Spring Grazing and Laminitis Risk

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Spring grazing is often associated with laminitis concerns for many area horse owners. Cool season grasses (such as fescue) are most often the culprit in pasture-associated laminitis cases because the sugar these grasses store during photosynthesis isn’t self-limiting. Depending on environmental conditions, non-structural carbohydrates (NSC’s) can accumulate in the plant. Excess accumulation of NSC’s can occur when cool nighttime temperatures restrict the plant’s ability to utilize the sugar made and stored during the warm, sunny days (conditions that occur in spring and fall).

For horses considered high-risk for developing laminitis, such as those that are easy keepers, overweight, are insulin resistant, or have Cushings, grazing fescue or other cool-season forages may need to be avoided all together in spring and fall. Both grazing muzzles and dry lot turnout may be options to reduce forage consumption in these horses, while still allowing for exercise. Feeding a lower calorie/mature hay before turn-out could also help prevent horses from gorging. It’s important to monitor body condition in these at-risk horses to prevent excess weight gain. This can be done by recording a BCS score or weigh tape reading monthly.

Although encouraging pasture growth may seem counter-intuitive, proper pasture
management is important to reducing NSC content in these forages. Overgrazed pastures expose the base of the plant, where most of the NSC is stored, to grazing horses. Maintaining pastures in a state of growth, with proper fertilization and by maintaining a height of at least 4- 6 inches is a good practice to reduce forage NSCs.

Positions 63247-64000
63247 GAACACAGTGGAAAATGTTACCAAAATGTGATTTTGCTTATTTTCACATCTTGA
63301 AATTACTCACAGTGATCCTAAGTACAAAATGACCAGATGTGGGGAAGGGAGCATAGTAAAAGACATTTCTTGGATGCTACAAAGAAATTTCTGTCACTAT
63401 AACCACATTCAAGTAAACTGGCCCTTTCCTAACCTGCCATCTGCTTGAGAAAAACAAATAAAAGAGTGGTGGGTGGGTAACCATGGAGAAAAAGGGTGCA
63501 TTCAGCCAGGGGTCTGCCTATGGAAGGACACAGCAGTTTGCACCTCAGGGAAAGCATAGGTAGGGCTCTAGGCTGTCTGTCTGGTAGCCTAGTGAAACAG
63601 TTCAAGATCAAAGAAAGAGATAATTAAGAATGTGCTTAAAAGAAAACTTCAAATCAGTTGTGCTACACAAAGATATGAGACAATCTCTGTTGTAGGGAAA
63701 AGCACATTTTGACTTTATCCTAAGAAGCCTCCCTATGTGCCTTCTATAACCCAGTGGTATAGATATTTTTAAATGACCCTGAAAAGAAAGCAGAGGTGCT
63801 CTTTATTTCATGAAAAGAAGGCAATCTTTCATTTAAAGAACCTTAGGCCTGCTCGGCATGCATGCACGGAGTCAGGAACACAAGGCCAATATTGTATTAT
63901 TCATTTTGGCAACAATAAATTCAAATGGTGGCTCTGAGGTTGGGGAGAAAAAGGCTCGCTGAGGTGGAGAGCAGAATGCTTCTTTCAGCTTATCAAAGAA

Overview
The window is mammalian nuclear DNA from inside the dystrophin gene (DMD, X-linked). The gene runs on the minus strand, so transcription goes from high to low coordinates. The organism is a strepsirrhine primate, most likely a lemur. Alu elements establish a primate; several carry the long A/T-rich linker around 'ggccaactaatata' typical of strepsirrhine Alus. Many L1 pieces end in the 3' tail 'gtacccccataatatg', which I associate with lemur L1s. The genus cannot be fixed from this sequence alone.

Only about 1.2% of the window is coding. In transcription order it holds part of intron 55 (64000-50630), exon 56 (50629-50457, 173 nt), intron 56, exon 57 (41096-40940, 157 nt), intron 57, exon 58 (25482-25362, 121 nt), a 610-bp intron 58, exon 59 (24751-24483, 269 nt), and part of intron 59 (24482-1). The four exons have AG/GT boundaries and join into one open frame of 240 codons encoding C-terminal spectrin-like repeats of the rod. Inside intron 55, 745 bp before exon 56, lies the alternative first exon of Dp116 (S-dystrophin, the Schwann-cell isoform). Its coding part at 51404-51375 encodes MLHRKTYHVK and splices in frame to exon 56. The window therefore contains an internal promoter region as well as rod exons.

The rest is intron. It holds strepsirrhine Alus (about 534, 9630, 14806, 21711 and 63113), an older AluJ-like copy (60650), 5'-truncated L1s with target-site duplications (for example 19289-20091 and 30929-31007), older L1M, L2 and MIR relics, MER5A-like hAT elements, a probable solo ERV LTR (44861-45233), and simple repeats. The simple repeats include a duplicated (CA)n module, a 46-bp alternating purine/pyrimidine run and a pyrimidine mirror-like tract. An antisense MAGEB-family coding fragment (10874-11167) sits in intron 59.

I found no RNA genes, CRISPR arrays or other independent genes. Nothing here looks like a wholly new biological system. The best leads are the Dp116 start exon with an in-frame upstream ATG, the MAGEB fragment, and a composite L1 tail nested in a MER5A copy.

Well-maintained pastures can be an excellent resource, reducing feed and hay costs, providing much-needed free exercise for your horse(s), and reducing pollution from run-off. Many young horses, those that are lean and fit, and many without any previous laminitis episodes can graze safely in the spring, but remain aware of any changes in behavior or weight gain. Feet of grazing
horses can also be monitored for heat and/or a digital pulse, indicating a potential laminitis episode. Horses that have been on pasture 24/7 throughout the winter generally adapt as the pasture composition gradually changes. If you’re introducing a horse to a new pasture or if grazing has been limited through the winter, start by allowing the horse to graze for one hour then increase by 30 min every few days until a total time of four hours is reached. Grazing should be initiated early in the morning, when NSC content is the lowest. Pasture NSC builds throughout the day as the plant carries out photosynthesis; therefore, early morning hours, right before sunrise is when daily NSC concentrations are lowest. If you suspect your horse may be insulin-resistant, consult with your veterinarian. Feel free to contact me at the Extension Office at 828-894-8218 or by email Cassie_LeMaster@ncsu.edu with questions or if you need assistance designing a grazing plan that is best for your horse.